Jorge: I have a kind of guarded optimism. It’s guarded, I think, because of the nature of institutions, and you know, there’s an old saying that I heard years ago, about there’s typically a man and a movement, but after time it disintegrates into a monument. So you have John Wesley, and the renewal, revival, awakening was the movement. And are we sitting 250 years later, 300 years later, are we sitting at a monument? Does history tell us that institutions don’t change? That’s the more guarded side of me. History says, for the most part, I mean, I think you’re hard-pressed to find many religious/church/spiritual awakenings. Typically, out of the monument comes a new movement, a new man or a woman that leads into a new movement. So, that’s the guarded side.

The more hopeful, the more optimistic side is the kind of things that Bill is talking about. In my experience in the general church, we’ve never named the elephant in the room. I’ve never heard general secretaries or bishops name the elephant in the room.

Members of the United Methodist Council on Finance and Administration and the Connectional Table open a budget session with worship and prayer. The joint meeting took place May 22-24, 2007, at Simpsonwood Conference and Retreat Center in Norcross, Ga. The leadership group approved a $642 million budget for the 2009-2012 quadrennium to present to the 2008 General Conference. A UMNS photo by Marta W. Aldrich. Photo #08-0759.

Erik: And the elephant in the room is …

Jorge: … the decline of United Methodism. You have these institutional leaders, vested leaders in the institution, saying there’s an elephant in the room. In our opening session, to hear the dialogue at the Connectional Table, among the Council of Bishops, where they’re inviting a prophetic voice like Lovett Weems to take information garnered from a survey, to take that information and say, “Okay, Lovett; take the gloves off and tell us the whole unedited truth.” And not only do they hear it and welcome it, but they invite him to come back and share it again. And then they are inviting the church to say, “Folks, we’re broke.” My own personal background in the church where I’ve served is steeped in recovery. And I’ve learned more about health from the rooms of AA and from the 12-step traditions than I have learned, sadly, from the church. And that first step from AA is acknowledging our powerlessness, that we cannot fix ourselves. You have to get to that place of utter powerlessness … you know, I don’t have what it takes. And that’s the kind of language I’m hearing. Bill, am I overstating it?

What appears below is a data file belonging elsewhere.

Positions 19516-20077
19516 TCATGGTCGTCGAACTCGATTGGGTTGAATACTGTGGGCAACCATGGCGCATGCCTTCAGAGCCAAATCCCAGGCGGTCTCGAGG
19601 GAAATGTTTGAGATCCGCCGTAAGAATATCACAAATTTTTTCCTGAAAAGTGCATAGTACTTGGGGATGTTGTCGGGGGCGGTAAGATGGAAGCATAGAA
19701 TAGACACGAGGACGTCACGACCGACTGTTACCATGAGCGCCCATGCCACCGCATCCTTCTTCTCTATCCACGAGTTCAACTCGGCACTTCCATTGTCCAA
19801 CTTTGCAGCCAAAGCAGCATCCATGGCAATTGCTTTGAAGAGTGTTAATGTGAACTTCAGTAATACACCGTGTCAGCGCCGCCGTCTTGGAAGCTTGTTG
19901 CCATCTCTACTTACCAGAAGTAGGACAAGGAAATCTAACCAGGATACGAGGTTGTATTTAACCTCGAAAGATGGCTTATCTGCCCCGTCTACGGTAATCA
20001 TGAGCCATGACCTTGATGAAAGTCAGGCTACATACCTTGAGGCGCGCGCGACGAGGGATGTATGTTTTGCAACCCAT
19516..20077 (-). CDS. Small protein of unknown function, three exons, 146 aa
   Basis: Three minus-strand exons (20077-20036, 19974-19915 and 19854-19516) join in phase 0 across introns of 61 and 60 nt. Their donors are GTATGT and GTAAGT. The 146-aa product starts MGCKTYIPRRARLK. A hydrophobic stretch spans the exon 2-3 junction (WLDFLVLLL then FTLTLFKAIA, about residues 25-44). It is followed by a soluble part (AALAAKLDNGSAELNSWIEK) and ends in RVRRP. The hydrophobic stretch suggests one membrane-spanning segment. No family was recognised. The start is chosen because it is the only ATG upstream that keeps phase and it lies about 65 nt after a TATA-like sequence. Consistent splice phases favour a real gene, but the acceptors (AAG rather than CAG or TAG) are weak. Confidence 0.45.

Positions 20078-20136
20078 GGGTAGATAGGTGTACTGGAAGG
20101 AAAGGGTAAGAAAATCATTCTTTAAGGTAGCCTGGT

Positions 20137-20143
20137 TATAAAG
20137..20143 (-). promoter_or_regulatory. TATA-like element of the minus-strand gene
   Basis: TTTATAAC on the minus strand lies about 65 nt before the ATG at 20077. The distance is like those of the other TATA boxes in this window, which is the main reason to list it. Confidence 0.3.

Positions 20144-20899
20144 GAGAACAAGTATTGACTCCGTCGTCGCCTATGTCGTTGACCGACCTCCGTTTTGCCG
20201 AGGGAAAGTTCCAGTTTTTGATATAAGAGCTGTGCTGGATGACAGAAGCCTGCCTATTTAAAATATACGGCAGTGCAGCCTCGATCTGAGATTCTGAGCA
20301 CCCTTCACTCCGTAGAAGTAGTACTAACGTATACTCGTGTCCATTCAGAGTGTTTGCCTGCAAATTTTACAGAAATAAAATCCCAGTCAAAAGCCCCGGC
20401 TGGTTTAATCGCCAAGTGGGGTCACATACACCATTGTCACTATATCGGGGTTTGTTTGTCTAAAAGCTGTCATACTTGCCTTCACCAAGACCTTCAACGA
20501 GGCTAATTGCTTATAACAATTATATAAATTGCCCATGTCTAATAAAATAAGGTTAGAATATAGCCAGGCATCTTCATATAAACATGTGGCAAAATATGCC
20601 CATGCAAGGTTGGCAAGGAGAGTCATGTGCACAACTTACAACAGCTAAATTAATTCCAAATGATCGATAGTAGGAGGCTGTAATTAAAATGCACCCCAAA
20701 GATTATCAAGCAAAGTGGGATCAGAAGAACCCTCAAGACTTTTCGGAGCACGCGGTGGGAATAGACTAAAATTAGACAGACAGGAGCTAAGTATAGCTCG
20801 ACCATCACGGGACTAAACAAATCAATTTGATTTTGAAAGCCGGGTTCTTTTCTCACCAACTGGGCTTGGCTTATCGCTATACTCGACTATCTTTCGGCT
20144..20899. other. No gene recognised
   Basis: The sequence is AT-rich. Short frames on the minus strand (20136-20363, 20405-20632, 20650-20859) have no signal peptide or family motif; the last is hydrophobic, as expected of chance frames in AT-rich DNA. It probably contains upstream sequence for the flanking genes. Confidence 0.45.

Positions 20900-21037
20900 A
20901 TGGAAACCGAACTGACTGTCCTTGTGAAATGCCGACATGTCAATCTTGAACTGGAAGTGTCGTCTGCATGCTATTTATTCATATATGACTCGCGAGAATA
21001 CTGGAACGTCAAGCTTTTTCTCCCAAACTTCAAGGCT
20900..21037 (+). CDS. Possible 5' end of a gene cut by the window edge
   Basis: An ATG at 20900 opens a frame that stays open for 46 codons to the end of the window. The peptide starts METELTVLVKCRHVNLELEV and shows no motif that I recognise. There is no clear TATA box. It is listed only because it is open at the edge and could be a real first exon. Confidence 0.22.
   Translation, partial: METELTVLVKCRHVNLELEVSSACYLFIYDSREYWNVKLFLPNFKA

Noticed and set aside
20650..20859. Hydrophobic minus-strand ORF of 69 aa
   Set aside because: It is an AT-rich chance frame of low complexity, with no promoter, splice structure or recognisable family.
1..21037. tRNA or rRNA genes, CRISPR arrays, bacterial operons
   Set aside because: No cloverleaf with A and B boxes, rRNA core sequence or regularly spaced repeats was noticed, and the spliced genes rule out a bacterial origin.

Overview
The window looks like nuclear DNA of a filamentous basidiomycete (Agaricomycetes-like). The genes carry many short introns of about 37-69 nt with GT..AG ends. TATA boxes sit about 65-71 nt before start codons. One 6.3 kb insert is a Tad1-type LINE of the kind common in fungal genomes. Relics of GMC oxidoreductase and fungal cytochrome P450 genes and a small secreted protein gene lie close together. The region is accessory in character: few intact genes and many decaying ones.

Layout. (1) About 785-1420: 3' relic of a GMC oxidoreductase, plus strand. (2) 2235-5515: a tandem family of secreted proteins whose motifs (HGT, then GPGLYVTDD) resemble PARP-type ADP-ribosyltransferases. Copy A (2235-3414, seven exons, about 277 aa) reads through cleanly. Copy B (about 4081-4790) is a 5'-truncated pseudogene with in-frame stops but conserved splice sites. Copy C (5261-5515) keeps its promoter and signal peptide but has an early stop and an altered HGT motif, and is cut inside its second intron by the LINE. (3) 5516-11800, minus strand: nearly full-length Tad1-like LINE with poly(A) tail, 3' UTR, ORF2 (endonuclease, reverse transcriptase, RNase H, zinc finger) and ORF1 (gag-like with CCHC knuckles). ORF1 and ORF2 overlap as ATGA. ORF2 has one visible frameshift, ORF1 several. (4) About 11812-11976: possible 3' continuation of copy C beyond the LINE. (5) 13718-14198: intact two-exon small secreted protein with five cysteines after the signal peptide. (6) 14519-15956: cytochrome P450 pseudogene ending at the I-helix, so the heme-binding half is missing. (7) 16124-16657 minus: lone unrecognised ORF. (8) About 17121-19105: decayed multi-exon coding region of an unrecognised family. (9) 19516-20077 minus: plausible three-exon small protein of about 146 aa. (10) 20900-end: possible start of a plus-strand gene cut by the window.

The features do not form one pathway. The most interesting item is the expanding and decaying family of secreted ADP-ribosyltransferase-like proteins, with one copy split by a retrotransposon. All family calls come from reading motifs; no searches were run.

Bill: No.

Jorge: But that’s the kind of language I’m hearing from institutional leaders from the life of our church — and you can put whatever value you want to on institutional leaders. Some would devalue that; some would value that highly. I’m saying that in my 20-plus years as ordained, appointed clergy, I’ve not heard bishops, general agency secretaries, acknowledging the elephant in the room. And so that’s the hopeful side for me, because we are broke. We are broke when, in many of our areas, where there is double-digit population growth, the churches in those areas are maintaining or declining. We can’t keep pace with that. Something’s not right when membership, worship attendance, in many of our places is not growing.

Erik: Let me switch gears. What are persons in the pews in the Florida Conference, as they read about General Conference and all the actions and all the stuff that happens, what are some of the things they should be looking for that are going to have some impact on them? Are there any particular issues? I know that finance is a huge issue because the Florida Conference is the largest contributor to the general church.